The Tenth Circuit Court of Appeals recently affirmed summary judgment on behalf of the employer in a case where the employee claimed that the requirement to be a Department of Transportation-certified driver was not an essential function of his position. David Hawkins was facilities supervisor for Schwan’s Home Service. His primary job duties were to […]
In an effort to adapt to a declining economy, changing technology, or increasingly competitive landscape, many companies are faced with the option of strategically restructuring their businesses through a reduction in force. While making the decision to downsize is never easy, the implementation process can be just as challenging for HR professionals and management.
Under a new rule published yesterday by the Department of Labor (DOL), beginning March 27, 2015, same-sex couples will enjoy expanded Family and Medical Leave Act (FMLA) rights. The FMLA provides eligible employees with job-protected leave for a number of family and health-related situations, including: To care for a spouse suffering from a serious health […]
One of the biggest misconceptions employers have is that the National Labor Relations Act (NLRA) only applies to unionized employers. As a result, employers may hear of an adverse ruling from the National Labor Relations Board – or NLRB, the federal agency that issues rulings regarding the NLRA – and simply ignore it. This attitude […]
What’s an employer to do when a disabled employee has repeated opportunities to ask for an accommodation but doesn’t act on them? In a recent case, a federal court in Texas ruled that the employer was justifiable in terminating an employee who didn’t follow company procedures or ask for an accommodation.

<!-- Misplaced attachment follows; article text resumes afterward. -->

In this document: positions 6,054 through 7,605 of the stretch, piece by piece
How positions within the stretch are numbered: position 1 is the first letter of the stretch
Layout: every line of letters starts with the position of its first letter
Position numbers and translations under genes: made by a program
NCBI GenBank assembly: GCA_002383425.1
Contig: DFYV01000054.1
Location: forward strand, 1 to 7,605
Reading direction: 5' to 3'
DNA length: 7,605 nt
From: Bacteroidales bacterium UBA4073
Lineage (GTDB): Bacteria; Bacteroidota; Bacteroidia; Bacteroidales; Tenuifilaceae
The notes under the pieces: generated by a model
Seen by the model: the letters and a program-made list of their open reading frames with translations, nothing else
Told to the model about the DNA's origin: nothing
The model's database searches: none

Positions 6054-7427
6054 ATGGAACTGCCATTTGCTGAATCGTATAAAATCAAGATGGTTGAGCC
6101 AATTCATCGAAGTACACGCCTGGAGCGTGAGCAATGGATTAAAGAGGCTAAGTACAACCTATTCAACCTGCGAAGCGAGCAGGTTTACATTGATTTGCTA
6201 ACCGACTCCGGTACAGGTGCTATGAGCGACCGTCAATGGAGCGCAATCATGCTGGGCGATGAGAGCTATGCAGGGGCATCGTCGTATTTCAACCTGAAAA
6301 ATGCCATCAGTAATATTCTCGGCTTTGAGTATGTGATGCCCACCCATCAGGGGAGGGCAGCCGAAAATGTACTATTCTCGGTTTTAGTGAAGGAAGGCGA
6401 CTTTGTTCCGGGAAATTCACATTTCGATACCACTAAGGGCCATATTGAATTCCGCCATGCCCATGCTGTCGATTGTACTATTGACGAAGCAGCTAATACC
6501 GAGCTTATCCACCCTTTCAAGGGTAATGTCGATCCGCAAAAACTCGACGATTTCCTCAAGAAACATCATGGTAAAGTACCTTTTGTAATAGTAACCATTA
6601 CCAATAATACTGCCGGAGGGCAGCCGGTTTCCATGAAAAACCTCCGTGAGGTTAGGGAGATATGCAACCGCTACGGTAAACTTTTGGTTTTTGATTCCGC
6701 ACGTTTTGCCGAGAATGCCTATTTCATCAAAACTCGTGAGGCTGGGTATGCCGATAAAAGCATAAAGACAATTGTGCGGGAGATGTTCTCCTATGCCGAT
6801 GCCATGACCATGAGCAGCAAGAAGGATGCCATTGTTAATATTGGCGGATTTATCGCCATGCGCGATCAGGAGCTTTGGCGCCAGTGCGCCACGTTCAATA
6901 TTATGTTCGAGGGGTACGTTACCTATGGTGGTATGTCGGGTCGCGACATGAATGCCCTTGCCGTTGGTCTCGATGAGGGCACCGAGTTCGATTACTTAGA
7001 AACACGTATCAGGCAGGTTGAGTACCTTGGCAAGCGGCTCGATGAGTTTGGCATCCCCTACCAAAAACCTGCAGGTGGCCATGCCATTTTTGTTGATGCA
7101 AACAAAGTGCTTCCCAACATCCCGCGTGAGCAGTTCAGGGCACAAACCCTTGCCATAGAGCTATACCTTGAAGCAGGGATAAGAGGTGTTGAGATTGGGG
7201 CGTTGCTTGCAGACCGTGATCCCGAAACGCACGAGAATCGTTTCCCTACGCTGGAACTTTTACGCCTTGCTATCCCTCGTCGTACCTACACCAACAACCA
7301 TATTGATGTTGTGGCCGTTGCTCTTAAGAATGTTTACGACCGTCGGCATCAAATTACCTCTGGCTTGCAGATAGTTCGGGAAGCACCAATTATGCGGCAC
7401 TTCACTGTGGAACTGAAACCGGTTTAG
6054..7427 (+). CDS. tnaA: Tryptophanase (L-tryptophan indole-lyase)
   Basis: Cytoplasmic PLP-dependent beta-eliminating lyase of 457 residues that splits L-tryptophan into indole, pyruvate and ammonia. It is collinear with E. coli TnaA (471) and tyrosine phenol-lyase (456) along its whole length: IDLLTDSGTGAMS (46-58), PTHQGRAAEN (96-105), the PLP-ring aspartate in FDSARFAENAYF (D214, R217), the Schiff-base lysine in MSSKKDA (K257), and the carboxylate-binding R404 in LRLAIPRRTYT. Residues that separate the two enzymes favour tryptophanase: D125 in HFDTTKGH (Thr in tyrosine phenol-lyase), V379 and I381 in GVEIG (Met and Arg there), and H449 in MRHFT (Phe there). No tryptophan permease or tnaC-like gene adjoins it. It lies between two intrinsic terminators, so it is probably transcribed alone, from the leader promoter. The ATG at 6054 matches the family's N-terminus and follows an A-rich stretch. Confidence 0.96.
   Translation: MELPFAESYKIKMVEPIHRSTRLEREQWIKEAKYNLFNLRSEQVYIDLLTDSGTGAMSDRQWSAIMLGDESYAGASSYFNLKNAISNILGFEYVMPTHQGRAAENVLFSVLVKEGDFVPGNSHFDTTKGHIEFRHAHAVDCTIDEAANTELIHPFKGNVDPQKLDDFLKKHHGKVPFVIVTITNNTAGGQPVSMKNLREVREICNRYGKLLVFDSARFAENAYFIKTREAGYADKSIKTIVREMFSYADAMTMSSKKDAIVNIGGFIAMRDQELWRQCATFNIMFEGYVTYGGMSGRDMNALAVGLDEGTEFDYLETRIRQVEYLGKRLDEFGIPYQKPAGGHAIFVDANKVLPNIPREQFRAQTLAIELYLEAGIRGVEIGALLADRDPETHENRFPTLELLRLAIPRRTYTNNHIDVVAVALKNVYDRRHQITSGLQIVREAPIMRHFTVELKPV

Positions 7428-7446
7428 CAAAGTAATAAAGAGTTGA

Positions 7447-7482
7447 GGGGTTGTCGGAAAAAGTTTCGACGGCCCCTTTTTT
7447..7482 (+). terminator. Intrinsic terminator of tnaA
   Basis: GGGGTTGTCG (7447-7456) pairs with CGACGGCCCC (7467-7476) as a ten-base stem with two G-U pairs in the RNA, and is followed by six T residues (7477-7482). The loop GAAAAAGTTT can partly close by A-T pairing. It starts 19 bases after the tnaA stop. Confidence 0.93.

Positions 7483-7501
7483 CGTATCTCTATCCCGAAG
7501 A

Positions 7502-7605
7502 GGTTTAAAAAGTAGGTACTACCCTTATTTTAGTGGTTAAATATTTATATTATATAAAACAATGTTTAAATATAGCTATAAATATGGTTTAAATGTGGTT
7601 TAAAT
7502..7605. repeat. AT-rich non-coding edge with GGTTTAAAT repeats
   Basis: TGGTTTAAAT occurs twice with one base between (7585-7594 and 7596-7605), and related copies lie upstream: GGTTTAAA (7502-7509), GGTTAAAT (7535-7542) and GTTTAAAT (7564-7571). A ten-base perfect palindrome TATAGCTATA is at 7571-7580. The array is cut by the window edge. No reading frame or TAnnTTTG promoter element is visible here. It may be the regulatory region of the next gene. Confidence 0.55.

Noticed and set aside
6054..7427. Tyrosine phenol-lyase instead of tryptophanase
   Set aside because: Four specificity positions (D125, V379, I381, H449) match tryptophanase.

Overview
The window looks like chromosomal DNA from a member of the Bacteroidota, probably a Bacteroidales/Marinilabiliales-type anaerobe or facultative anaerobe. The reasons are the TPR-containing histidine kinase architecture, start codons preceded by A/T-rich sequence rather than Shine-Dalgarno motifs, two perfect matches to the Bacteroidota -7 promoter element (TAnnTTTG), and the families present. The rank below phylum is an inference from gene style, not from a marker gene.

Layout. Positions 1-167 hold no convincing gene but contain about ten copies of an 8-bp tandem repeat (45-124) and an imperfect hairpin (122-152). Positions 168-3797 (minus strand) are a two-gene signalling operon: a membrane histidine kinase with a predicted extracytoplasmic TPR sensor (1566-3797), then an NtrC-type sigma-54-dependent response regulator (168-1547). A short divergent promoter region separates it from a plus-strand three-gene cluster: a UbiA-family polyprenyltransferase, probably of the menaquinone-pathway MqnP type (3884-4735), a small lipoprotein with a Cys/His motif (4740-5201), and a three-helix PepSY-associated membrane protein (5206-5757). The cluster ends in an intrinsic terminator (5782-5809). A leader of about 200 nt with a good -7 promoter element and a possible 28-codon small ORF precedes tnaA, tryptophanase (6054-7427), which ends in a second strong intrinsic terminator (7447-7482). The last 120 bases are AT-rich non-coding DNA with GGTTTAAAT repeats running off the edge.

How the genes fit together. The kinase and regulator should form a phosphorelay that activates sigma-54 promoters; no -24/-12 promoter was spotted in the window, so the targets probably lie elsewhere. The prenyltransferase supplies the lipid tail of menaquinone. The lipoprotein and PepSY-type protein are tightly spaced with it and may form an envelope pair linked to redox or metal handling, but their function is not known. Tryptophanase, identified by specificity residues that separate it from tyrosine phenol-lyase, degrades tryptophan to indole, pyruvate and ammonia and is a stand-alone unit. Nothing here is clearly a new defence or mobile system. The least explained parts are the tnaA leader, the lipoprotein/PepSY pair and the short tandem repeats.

Employers may require fitness-for-duty certifications in a variety of circumstances, including employees returning from leave under the Family and Medical Leave Act (FMLA) and determining the existence of disabilities or the need for reasonable accommodations under the Americans with Disabilities Act (ADA). The availability of a second opinion on a fitness-for-duty certification depends on which […]
A federal appeals court recently decided against an employee who failed to satisfy her obligation to cooperate in the interactive process with her employer when searching for a reasonable accommodation for her disability. The case was filed by the U.S. Equal Employment Opportunity Commission (EEOC) on behalf of Pamela Manning, alleging that her former employer, Kohl’s […]
Offering workers the opportunity to work from home has many benefits for both the employee and employer, but it can bring challenges as well. One challenge is handling trade secrets, which are defined as any information that gives some competitive advantage to a company, isn’t generally known, and can’t be obtained legitimately from an independent […]